Yesterday we were over at the CBC studio and you played Gould’s practice piano. What was that like?
It was great, it was amazing! And then after that we went to Roy Thomson Hall, and I tried the piano he recorded the Goldbergs on. I find myself in this really strange world now where I share stages with my heroes, which is a very surreal experience. I never thought I’d end up doing things like this, that I would end up on the same stage as Zimerman, Sokolov, and Kissin and Gould, and yet here we are. I feel very lucky. I mean really lucky. This isn’t a job for me: if I won the lottery and I could do anything, I would do stuff like this all the time. To come here and play Gould’s piano, can you imagine?
It’s wonderful! I heard you tell Tom that you preferred Gould’s 1981 recording of the Goldberg Variations over the 1955 version. Can you say why?
They’re very different. As a kid, I preferred the ’55 because it was full of youthful enthusiasm and mental speeds. As I got older, I grew to admire the ’81 more. There’s more depth and reflection. It’s like he’s looking backward and all of that goes into the performance. They’re the perfect bookends to a life well lived.
Do you know his essay, “Let’s ban applause!”?
He hated the loud cacophony of applause that came in at the end of a concert; he said that he felt that silence, not applause, cradles a piece of music best. He wrote, “The purpose of art is not the momentary ejection of adrenaline but is, rather, the gradual, lifelong construction of a state of wonder and serenity.” Do you agree with him?
I think there is room for both, I really do. I think the lovely thing about a live performance is that it is very different from a recording; for me, the applause is part of that. It’s a moment in time that won’t ever be repeated in the same way and it’s shared, without sounding too pretentious, just by the people in that room at that moment. Then it will disappear. A recording, you can listen to again and again, on the subway, in the car, or at home and of course there’s no applause there.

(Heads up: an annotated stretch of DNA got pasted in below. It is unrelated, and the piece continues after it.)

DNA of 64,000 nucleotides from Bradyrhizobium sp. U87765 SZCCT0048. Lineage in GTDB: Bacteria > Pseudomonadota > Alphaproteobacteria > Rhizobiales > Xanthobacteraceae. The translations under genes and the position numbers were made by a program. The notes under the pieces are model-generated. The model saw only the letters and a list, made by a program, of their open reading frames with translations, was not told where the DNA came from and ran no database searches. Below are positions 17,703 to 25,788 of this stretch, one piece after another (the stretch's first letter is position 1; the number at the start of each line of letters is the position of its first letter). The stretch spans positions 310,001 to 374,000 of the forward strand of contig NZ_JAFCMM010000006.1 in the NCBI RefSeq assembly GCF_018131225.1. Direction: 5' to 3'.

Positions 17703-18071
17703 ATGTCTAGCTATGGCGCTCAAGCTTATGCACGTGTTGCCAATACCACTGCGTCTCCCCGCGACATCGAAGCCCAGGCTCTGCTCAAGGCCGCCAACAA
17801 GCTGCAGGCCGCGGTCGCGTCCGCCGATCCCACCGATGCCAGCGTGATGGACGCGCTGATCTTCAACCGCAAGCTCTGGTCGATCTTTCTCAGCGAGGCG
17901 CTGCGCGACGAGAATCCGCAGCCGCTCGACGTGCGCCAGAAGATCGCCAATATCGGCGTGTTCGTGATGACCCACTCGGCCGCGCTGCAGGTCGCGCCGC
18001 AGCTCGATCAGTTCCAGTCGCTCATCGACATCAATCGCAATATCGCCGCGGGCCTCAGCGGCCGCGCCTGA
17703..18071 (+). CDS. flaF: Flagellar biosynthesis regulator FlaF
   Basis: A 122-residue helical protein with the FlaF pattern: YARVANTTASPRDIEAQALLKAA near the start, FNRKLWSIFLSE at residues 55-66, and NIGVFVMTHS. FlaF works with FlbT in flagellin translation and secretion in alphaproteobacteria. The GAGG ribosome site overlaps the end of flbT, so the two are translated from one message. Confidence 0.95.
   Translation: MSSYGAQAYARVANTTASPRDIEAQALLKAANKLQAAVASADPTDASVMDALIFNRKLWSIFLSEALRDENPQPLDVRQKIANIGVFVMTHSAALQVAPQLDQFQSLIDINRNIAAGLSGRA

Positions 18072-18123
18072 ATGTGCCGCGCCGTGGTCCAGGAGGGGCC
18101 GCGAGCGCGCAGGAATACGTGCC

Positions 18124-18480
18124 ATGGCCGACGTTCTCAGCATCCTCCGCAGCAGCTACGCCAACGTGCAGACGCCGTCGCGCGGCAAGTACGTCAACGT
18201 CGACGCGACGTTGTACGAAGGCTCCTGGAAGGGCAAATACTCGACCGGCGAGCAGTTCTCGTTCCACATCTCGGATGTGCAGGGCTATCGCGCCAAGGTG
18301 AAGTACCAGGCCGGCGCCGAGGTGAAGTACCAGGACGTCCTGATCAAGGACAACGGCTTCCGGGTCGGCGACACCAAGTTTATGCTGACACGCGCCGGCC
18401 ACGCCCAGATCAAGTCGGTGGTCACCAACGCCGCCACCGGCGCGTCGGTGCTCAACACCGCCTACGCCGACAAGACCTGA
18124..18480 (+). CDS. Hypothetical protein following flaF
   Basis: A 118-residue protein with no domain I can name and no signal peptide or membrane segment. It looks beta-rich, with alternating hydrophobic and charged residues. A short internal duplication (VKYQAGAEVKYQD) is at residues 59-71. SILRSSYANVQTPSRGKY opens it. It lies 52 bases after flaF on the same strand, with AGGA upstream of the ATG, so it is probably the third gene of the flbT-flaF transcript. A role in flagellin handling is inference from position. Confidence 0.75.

I go to a live concert because I enjoy the atmosphere. I think you can have a state of wonder with a big audience clapping. I think that’s part of it. But Gould’s right, too. Occasionally I finish a piece and there’s 10 to 20 seconds of silence afterward as it just kind of dissipates. That’s really special, but it doesn’t happen very often. We’re not very good at sitting still, are we?
Certainly not. It’s not the modern condition, in any case. What do you think is the role of silence in music, then?
I guess it’s equally as important as the notes. Some of the greatest bits of music — the really good bits — are the silence in between the notes. In Beethoven in particular. You can’t have one without the other, can you? Gould said that for every hour you spend with people, you should spend a certain number of hours on your own. Which I totally agree with. I would happily spend 20 hours alone for every hour I spend with others. Just to kind of retreat, regroup.
So silence is important. But as we just said, we’re not very good at staying alone with our thoughts. We live in such a noisy world. To me, it’s one of the great things about concerts. It’s the last place we can go where the lights go off and we close our eyes and we can just disappear inside of ourselves for an hour and a half. There’s no mobile phone, there’s no advertisements, there’s no Celebrity Master Chef, no reality shows. There’s music — but silence from the outside world.
I want to talk a bit more about silence. It can also be violence. Your memoir tells us of the willful blindness and silence of the adults around you who might have stopped the terrible abuse you had to endure. Can these roles of silence be reconciled, do you think?
I never heard it put like that, but you’re right, it makes a lot of sense. Reconciled how?
I guess I’m thinking about the way that silence works as an active part of music, and also, as you say, a way to restore. But it can also be oppressive.
There are certain things that we have to talk about more, even if they’re taboo and uncomfortable and exposing and challenging. It’s much easier for people to just use the word abuse and not really dig beneath that and look at what that really, really entails. Because of course that’s so hard, and we really don’t want to know what we’re capable of doing. I think that’s a big reason people don’t speak about it, because it is so uncomfortable. But the more we talk about it, the easier it will be for others to talk about it. That’s my hope, and it seems to be true. There have been so many messages, thousands and thousands from people who have found the book helpful, and not just from people who have been through things, but from ex-boyfriends, ex-girlfriends, parents, grandparents, uncles, aunts, doctors. They say things like, this happened to my ex and now I understand a bit more why she was the way she was.